First in an occasional series of essays in unsystematic liberal theology, in which I assume theology is a literary genre more than a science, a conversation more than a monologue, descriptive rather than prescriptive.
The very notion of personal sin causes problems for many religious liberals. We religious liberals tend to be optimistic folks who believe human beings are mostly good. Rather than say that someone is sinful, we are more likely to say that someone has been forced by circumstances to act in a certain way. We are usually careful to separate the behavior labeled “sin” from the person who engaged in that behavior. We like to give individuals the benefit of a doubt. Even if we reluctantly conclude that someone has been sinful, we hope for the possibility that person might be reformed. We generally think of personal sin as something that’s done intentionally. An accident is an accident; an error is an error; personal sin requires a certain amount of free choice, and you have to choose to engage in sin.
On the other hand, we religious liberals are generally willing to talk about social sins. Even religious liberals who dislike to use the word “sin,” which seems to them old-fashioned and overly punitive, might be convinced to call racism or sexism a “social sin.” The word “sin” seems to carry too large an emotional impact to be applied to individual persons; but for most of us the vast amount of damage done by racism or sexism warrants the use of such a powerful word.
But who is it that is sinning when we’re talking about broad social ills? Take racism, for example: we know racism is social sin, we know that individuals engage in racism, but is it the individual racist who is committing the sin? We are much more likely to talk about personal sin when an individual has participated in broader social ills, but even then we tend to assume that an individual can be educated out of their sexism or racism (or other social sin). We imagine that sin is too big to be carried out by one individual; sin is so big we imagine it as being carried out by groups of people.
Sin doesn’t usually end suddenly; it usually ends through a long-term communal effort. There are no magic wands that can be waved, no sudden conversions from sinfulness to sinlessness; it takes time and effort. So, for example, people of good will have been working to end the sin of American racism for centuries now, and while progress has been made, much remains to be done. It would seem that the greater the magnitude of the sin, and the more people who are involved, the longer it will take to end sin.
We can make a personal choice to stand up to social sins. We know that if we don’t try to resist social sin to at least a small degree, then we will be participating willingly in that sin. (Sometimes when we learn about a new social sin that we weren’t aware of before, we groan inwardly, and wish to ourselves that we had remained ignorant a while longer.) There are so many social sins in the world — from racism to climate change, from toxics in the environment to poverty — that we can’t work on all of them simultaneously; we tend to believe that if we work on eradicating at least one social sin, we don’t have to work on all the other sins (as long as we know that we’re resisting that social sin in our hearts, if not in actions).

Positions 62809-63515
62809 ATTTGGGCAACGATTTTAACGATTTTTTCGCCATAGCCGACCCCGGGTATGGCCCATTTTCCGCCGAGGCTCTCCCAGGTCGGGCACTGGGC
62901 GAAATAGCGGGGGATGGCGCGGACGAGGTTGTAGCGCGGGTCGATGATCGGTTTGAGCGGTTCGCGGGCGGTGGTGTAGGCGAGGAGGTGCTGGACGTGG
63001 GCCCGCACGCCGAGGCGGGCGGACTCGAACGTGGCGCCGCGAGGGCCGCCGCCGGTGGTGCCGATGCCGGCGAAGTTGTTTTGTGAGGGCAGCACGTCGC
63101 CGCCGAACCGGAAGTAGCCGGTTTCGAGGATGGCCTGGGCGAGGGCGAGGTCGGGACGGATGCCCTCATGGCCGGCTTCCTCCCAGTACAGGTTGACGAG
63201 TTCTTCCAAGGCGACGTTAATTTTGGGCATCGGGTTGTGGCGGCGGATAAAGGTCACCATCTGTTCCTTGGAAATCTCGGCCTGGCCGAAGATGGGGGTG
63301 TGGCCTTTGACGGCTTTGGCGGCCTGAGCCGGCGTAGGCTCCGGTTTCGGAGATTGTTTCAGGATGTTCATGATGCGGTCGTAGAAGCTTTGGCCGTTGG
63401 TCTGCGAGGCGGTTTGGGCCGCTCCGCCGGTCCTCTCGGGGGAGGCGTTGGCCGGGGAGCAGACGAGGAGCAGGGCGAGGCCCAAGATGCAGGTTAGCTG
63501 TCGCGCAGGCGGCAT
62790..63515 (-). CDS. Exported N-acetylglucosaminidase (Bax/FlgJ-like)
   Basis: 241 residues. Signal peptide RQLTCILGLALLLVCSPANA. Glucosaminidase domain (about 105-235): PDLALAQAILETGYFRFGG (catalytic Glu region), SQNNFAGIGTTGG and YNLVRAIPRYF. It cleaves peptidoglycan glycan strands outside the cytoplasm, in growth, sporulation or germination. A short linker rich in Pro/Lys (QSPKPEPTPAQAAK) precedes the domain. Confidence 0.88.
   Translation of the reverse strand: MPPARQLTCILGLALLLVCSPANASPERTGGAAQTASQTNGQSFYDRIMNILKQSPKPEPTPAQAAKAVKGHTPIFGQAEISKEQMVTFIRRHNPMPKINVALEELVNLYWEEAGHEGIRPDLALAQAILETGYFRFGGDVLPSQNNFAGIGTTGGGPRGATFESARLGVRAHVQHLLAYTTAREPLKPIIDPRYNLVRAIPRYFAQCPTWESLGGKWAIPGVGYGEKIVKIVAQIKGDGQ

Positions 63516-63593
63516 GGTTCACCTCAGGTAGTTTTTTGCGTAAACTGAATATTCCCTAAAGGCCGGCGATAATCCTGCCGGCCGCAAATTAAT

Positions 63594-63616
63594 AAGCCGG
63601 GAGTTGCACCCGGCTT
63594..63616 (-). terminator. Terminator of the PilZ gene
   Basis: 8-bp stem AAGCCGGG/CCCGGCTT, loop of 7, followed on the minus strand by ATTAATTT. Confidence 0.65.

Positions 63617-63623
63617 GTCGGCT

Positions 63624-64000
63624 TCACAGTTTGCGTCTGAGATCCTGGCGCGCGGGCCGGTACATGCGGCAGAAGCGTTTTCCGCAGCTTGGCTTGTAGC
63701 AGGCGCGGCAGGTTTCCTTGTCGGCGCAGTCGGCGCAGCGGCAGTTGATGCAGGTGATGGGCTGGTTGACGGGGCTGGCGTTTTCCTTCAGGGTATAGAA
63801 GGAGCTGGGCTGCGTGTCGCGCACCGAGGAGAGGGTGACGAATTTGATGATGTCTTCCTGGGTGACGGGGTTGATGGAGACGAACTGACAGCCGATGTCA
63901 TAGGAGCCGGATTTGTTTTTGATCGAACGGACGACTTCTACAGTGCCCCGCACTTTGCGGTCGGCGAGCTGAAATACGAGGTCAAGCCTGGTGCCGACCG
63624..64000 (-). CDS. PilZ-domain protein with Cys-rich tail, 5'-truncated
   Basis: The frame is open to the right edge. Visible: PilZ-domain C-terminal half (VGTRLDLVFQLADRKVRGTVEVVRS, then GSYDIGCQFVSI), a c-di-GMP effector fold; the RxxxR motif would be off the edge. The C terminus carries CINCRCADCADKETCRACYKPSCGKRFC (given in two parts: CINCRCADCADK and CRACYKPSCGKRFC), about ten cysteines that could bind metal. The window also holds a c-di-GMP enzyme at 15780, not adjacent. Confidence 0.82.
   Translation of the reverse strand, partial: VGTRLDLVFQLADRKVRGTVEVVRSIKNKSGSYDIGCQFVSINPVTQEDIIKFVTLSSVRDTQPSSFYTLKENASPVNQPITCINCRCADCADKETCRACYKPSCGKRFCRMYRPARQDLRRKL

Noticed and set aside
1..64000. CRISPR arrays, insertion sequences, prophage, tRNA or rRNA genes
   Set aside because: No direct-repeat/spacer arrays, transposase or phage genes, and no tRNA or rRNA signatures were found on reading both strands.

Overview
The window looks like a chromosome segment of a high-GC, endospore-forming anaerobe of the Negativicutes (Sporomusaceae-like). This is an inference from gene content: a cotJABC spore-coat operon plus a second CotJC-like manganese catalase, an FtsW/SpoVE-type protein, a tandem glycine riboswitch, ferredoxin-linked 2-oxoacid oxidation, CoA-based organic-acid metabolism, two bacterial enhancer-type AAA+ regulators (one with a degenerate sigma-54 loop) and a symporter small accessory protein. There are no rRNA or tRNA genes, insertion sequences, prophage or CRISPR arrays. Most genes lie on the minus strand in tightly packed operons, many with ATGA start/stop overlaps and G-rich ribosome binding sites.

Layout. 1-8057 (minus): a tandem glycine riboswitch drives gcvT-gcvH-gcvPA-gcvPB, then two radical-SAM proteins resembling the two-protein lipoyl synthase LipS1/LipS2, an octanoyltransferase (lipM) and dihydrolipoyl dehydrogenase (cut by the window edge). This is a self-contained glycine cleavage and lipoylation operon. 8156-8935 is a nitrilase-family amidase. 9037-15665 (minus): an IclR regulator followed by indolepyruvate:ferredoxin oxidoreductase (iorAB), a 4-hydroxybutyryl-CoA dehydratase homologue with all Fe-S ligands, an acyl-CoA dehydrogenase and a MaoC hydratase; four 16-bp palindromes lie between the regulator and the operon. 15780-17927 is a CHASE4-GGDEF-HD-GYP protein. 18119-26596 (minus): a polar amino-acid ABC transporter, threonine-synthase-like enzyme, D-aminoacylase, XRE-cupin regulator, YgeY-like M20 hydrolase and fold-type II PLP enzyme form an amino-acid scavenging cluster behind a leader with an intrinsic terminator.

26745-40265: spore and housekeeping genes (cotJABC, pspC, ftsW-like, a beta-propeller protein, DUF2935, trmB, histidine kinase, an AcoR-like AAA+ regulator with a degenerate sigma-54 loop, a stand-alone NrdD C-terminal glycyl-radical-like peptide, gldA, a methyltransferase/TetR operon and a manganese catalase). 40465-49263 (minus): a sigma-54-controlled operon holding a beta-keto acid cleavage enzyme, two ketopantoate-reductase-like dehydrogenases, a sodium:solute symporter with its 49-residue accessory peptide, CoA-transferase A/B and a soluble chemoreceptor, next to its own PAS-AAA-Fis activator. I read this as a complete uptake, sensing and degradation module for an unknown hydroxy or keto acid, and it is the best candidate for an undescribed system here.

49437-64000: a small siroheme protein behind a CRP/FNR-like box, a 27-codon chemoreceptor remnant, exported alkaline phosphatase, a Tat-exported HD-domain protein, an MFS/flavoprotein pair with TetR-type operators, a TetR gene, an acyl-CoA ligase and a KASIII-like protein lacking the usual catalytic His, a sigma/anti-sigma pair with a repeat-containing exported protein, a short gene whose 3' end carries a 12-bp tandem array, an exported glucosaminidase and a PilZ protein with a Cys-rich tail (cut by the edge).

Where does sin come from? Mostly we believe that human beings are the cause of social sin; social sin also results from the randomness of the universe. Yet when we witness social sins that are very personal, like domestic violence or child abuse, we may be willing to place some of the blame on the individual committing the sin. Thus social sin and personal sin can overlap; the abuser can choose to seek help, and if s/he doesn’t, then we may well be willing to think of that person as sinful.
Those are some preliminary observations about we religious liberals think about sin. What have I forgotten? Where do you disagree with me?
“Where does sin come from?”
I got that one!
The love of money, aka greed. Which liberals often aren’t willing to talk about, ’cause most of the prominent ones are rich. (If you’re doing better than 90% of the population, I’d say you’re rich.)
The line between greed and domestic abuse isn’t always easy to see, but most bad things are done by desperate people, and desperate people tend to be doing poorly, or perceive themselves as doing poorly. I really need to read The Spirit Level, which argues that societies with great inequality suffer from many problems.
Which may mean that another way to translate “love of money”, at least in its practical effect, is “inequality.”
Hmm. Inequality is the root of all evil? Jesus might agree. The original phrase, after all, was Paul’s, not his. Jesus tended to be much more blunt in his egalitarianism.
I’ve found it helpful to return to the understanding of sin as missing the mark. Missing the mark does cause harm; when I am aware of that harm, I try to be a better moral archer. Reflection on my own moral archery is part of my personal spiritual practice. I’ve done it long enough that I’ve also come to the conclusion such reflection would be a good practice to restart communally, in Unitarian Universalist worship, and be taught in our faith formation programs. Why? Because of the blocks you name above: the lack of ways to speak about how good people contribute to harm and without that way, no ritual transformational process that permits, channels, and allows real transformation seen in the actions of becoming better moral archers.